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By the Shores of Silver Lake (Little House) Paperback – April 8, 2008
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From the Back Cover
The adventures of Laura Ingalls and her family continue as they move from their little house on the banks of Plum Creek to the wilderness of the unsettled Dakota Territory. Here Pa works on the new railroad until he finds a homestead claim that is perfect for their new little house. Laura takes her first train ride as she, her sisters, and their mother come out to live with Pa on the shores of Silver Lake. After a lonely winter in the surveyors' house, Pa puts up the first building in what will soon be a brand-new town on the beautiful shores of Silver Lake. The Ingallses' covered-wagon travels are finally over.
About the Author
Laura Ingalls Wilder (1867–1957) was born in a log cabin in the Wisconsin woods. With her family, she pioneered throughout America’s heartland during the 1870s and 1880s, finally settling in Dakota Territory. She married Almanzo Wilder in 1885; their only daughter, Rose, was born the following year. The Wilders moved to Rocky Ridge Farm at Mansfield, Missouri, in 1894, where they established a permanent home. After years of farming, Laura wrote the first of her beloved Little House books in 1932. The nine Little House books are international classics. Her writings live on into the twenty-first century as America’s quintessential pioneer story.
Garth Williams's classic illustrations for the Little House books caused Laura to remark that she "and her folks live again in these pictures." Garth Williams also illustrated Charlotte's Web, Stuart Little, and almost one hundred other books.
Top Customer Reviews
Though it is not the complete set, this boxed collection is worth splurging on as it is a full-color collector's edition. The illustrations by Garth Williams are beautiful and truly evoke the wonderful world written about by Laura Ingalls Wilder all those years ago. The paper is of high quality and has a glossy finish to it, the text type is large enough that it won't strain one's eyes, and is sturdy enough to be held and read over and over again.
I believe the other books in the series not included in this set are also available to be purchased individually[also illustrated in full color by Garth Williams]. The missing titles are: The Long Winter, Little Town on the Prairie, These Happy Golden Years, and The First Four Years.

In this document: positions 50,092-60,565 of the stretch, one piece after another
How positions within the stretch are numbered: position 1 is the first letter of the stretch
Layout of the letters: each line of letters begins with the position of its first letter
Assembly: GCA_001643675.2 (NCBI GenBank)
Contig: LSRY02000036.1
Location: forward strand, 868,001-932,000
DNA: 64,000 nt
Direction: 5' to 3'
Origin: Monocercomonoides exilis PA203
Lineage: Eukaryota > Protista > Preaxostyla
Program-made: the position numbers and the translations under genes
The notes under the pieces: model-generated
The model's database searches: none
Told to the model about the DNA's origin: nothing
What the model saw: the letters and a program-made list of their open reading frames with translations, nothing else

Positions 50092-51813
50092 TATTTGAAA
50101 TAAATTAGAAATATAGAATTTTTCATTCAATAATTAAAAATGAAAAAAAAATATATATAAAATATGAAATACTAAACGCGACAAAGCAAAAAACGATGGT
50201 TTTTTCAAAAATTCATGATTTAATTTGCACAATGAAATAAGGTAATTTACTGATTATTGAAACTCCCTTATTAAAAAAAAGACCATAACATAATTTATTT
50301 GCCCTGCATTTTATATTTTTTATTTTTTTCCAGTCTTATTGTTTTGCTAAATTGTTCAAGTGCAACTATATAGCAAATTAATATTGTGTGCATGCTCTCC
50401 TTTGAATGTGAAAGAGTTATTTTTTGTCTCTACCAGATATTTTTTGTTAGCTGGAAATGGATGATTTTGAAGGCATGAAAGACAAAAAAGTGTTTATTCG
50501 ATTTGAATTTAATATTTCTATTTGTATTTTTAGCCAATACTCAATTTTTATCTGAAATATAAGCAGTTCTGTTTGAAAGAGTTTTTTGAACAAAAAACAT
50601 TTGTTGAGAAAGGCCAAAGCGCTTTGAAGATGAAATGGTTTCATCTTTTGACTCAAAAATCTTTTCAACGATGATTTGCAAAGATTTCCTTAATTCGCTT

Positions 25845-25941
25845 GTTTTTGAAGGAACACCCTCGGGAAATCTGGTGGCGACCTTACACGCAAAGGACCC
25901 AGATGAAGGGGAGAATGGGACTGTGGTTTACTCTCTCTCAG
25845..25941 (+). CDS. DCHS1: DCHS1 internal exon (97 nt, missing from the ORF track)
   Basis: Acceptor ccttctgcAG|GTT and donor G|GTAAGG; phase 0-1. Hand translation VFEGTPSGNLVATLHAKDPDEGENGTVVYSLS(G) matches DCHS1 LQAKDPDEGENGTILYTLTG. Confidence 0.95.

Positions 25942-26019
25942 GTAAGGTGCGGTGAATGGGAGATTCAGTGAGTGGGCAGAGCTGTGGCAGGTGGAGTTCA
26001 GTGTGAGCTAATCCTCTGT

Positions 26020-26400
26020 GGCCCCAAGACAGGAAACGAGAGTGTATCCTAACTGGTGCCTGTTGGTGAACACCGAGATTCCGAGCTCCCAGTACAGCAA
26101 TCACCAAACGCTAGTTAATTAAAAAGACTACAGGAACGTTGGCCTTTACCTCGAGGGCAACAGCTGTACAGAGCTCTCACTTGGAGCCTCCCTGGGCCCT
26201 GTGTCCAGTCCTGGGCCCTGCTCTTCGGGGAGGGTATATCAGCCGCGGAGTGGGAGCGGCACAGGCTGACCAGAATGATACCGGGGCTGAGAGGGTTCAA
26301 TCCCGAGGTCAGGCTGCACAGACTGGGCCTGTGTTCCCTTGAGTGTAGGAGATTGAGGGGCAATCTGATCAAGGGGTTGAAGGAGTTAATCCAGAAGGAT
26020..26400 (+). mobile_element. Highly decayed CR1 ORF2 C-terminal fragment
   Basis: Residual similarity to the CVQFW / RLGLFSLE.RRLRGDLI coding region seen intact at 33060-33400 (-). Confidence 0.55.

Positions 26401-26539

Fans both young and old will enjoy these timeless stories of family,community, faith and challenges, and this sumptuously illustrated boxed set is sure to be a keepsake for collectors, and something that can be passed down.
Every child should hear these stories. They are very interesting. For us this time, we are again realizing how drastically different life is now from Laura's day. People LIVED then, for they really WORKED and were PRODUCTIVE then, and I believe they were HAPPIER then as well. We are in Farmer Boy now, and we are amazed at how self reliant his family was in producing almost all their own food, clothes ( mother even wove the cloth herself, used the oat straw from the fields to weave their hats), etc. Everyone worked, even the children. It actually makes me sort of sad, really, for everyone needs work and children do too, but today there isn't much work for children to do. Back then it was a productive society, today sadly it is a consumer society.
Another funny thing, in Little House on the Prairie, when the family was packing up to leave, Ma put all the family's clothes into ONE carpet bag!Read more ›
Laura Ingalls and her family eke out a difficult living on the plains of Minnesota during the time of pioneers and native americans. They are a tightknit family focused on doing the right thing, but their closeness and morality are severely challenged by the harshness of prairie life. They battle floods, drought, fires, blizzards, and insect infestations, all while trying to earn enough money to work toward a better life. Laura and her sister Mary have their first experiences with church and with school, and have to try to fit in as country bumpkins among more street-smart peers (most notably the obnoxious and relatively rich Nellie Oleson).
I found this book to be very charming. The unrelenting goodness of the entire Ingalls family is a bit tiresome at times, but the unflagging earnestness with which it is portrayed won me over, and I soon found myself completely invested in their happiness. The fact that they are happy with so little is refreshing, especially when viewed against the backdrop of modern times. The fact that it took place so long ago, and in such a harsh setting, actually made the good-hearted characters seem more believable.
But what really sells this book is the authentic portrayal of the way of life that the Ingalls' live. Living in a dugout by a creek, cutting the grass to make hay, and knitting clothes during long and dreary days; the book's colorful details make a practically-extinct lifestyle come alive. In particular, the way that the Ingalls must observe nature and learn to live within the context of it's rhythms and cycles was very interesting.Read more ›
Most Recent Customer Reviews
My goal is to finish this series by the end of the year and I'm so glad I started this series. I've enjoyed each one and the writing really makes you feel like you are there!Published 2 days ago by Kindle Customer
This is a gift for my granddaughter. I've read them all, and I'll read them with her.Published 13 days ago by Allison St Pierre
Love, love, love this series! I read these books when I was a kid. My kids have read these books. We have enjoyed these books immenselyPublished 16 days ago by Margie Seely
I've enjoyed these books since I was young. Getting a glimpse into Laura Ingalls Wilder's life back in the 1800's is so interesting. Great juvenile fiction series.Published 21 days ago by Amazon Customer